CLICK HERE to take my free class, How To Become A More Mindful Mom.

Tip 3: Wake up before your kids.

“The mornings are for me, the days are for them” is what I say.

This means that carving out a little bit of a morning routine (even if it’s just for 15 minutes) can help you reset and take care of yourself.

You can do whatever you want during this time, such as journaling, stretching, showering, or something else. Whatever you do, do it intentionally for you.

Resources:

  • 75 Journal Prompts For Mom (free download)
  • Mindfulness (podcast)
  • 3 Steps To Reduce Anxiety For Moms (free class)

Tip 4: Remind yourself that this season isn’t forever.

When you’re in the thick of it and your baby isn’t yet sleeping through the night, the days can feel like they last forever and all blend together.

It’s a natural human tendency to think that how it is now is how it’s going to be forever. But this is just a projection into the future that isn’t actually true.

So, remind yourself of the truth—this is a season that will end because all seasons end.

Resources:

  • Thursday Inspo (email newsletter)
  • How To Balance It All (podcast)

Tip 5: Embrace the “50-50” of motherhood.

Motherhood is half amazing and half mess.

Thinking that it should be anything else is setting yourself up for disappointment.

I coach many clients inside Grow You about wanting to be an “amazing mom” and it’s the same thing—you’re going to be half amazing and half pretty bad. And that’s okay.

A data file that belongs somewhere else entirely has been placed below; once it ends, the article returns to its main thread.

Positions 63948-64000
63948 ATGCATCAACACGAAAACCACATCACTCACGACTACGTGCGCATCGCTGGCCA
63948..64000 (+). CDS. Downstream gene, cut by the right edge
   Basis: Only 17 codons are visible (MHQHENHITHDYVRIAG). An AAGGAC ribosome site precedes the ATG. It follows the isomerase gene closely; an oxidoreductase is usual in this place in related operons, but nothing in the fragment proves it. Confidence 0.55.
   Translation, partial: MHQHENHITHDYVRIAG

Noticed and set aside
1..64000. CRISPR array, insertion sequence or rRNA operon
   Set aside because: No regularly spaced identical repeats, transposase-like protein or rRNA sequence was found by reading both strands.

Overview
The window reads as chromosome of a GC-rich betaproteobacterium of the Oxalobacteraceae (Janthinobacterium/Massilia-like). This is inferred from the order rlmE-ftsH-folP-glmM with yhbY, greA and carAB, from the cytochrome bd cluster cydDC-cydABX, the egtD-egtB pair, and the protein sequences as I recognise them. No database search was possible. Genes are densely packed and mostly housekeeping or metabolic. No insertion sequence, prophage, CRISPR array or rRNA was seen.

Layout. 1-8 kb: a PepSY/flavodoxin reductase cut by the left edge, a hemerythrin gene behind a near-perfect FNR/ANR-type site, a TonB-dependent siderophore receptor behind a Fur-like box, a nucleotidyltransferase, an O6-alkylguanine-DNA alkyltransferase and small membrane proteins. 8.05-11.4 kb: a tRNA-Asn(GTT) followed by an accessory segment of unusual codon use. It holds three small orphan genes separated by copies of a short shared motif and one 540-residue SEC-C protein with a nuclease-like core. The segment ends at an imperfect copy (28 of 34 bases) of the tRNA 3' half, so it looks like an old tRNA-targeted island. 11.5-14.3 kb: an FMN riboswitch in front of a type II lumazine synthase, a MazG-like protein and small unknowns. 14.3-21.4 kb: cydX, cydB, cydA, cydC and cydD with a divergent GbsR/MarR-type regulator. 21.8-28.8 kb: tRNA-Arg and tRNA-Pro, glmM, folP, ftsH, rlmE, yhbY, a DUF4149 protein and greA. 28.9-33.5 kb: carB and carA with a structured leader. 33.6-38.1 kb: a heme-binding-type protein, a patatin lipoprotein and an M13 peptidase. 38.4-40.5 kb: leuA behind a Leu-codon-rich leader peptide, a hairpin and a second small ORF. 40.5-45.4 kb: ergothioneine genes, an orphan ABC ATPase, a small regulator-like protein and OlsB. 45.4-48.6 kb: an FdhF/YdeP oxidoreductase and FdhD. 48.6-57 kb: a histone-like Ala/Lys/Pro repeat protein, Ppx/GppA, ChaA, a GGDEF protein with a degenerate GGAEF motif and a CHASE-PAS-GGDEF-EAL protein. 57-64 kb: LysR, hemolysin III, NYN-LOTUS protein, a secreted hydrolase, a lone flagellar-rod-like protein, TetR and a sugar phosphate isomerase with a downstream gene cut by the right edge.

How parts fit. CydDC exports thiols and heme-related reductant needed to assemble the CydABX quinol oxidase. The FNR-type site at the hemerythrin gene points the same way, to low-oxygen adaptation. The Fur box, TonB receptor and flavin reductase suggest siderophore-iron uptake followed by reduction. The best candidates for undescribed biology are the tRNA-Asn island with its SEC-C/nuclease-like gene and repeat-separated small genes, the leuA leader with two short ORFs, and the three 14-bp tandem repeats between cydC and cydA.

I have a shirt that says “world’s okayest mom” on it. It feels amazing to think my goal is to be the most okayest mom. I can achieve that. But to be the best at it all the time? WHO can do that? Certainly not me.

When you finally learn that this is all of life—it’s both amazing and messy—you’re set free from trying to be perfect. You can finally settle into the truth, which is sometimes you’re amazing and sometimes you’re not. And that this is the truth for all humans everywhere.

  • Related: Living In The AND (podcast)

Tip 6: Switch roles with your husband.

A great way to have your husband (or spouse or partner) spend more time with your baby is to switch roles with him.

This may mean getting a little creative if you’re breastfeeding or sleep training, but it’s still doable, and you can certainly adjust it as your baby grows.

One of my girlfriends has her husband take the weekend mornings with their daughter so that she can sleep in and have a little time to herself. The best part of this is that dad and daughter get to bond, too.

Resources:

  • Marriage Seasons (podcast)
  • How To Deal With A Challenging Relationship (free class)

Tip 7: Get out of the house and move your body.

The last tip is a two-for-one—get yourself out of the house (where all the chaos is) and move your body.

This could mean going for a long walk in nature, going to a workout class, or even going to the grocery store.

It matters less what the activity is and more that it helps you shift your mindset to see that there is life outside your home that you are still very much a part of.

Sometimes, you just need to get out of your house and get moving.

A Final Note

One of my favorite ways to enjoy really hard things is to admit that it’s a really hard thing.

For example, I might say, “this is hard and I can do hard things.”

This feels so much better than, “this is impossible, and I don’t think I can do it.”

So, as you go about taking care of your beautiful babies, know that you can always shift your mindset just a little bit and feel completely changed.

Take my How To Cope With Negative Thoughts As A Mom Free Class to learn three steps to get out of a negative mindset and stop feeling like you’re in a rut.

You got this, mama. Promise.